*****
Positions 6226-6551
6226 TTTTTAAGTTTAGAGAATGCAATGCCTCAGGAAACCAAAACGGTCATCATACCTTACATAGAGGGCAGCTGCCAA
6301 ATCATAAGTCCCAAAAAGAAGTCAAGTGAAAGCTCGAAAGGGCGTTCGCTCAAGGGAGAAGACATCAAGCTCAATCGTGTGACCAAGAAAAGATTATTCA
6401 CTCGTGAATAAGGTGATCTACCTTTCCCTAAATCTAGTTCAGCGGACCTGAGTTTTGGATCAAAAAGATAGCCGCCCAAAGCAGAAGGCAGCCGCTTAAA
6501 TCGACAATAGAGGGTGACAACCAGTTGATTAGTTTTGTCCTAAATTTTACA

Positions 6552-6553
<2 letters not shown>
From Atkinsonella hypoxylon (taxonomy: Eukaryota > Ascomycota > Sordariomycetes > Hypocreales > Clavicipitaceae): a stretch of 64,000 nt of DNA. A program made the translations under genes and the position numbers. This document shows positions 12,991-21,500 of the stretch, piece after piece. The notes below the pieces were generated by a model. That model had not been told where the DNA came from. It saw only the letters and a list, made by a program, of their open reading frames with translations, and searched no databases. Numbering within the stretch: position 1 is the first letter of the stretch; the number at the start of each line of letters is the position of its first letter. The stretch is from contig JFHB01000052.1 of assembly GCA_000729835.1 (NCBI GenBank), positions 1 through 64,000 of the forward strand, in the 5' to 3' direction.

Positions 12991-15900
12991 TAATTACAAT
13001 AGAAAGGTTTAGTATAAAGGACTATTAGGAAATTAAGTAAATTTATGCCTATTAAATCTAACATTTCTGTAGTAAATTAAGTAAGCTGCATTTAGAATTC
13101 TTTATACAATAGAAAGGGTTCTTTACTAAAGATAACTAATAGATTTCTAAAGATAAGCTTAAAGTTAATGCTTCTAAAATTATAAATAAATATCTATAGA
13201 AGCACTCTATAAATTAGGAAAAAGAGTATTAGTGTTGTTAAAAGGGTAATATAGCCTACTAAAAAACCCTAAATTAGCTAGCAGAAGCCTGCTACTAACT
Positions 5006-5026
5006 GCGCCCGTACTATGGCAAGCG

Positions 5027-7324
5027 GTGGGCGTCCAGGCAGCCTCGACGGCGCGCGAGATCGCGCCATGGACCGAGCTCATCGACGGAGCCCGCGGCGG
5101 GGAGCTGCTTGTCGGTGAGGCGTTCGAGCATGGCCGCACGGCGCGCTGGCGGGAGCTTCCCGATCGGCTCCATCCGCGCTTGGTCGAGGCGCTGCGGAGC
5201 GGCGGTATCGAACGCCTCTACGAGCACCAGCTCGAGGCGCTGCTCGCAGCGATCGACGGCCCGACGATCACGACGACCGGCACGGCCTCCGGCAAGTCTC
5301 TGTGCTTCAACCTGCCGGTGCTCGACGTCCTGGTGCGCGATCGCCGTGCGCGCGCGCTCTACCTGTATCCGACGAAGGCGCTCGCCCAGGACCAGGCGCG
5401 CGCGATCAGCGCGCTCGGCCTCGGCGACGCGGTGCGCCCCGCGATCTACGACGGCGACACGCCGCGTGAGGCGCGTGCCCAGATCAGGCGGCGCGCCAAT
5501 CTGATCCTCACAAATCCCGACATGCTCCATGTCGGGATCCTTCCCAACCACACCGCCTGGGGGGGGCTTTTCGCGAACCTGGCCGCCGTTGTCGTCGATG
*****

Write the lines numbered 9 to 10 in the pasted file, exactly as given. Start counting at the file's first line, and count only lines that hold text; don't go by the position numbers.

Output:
Positions 12991-15900
12991 TAATTACAAT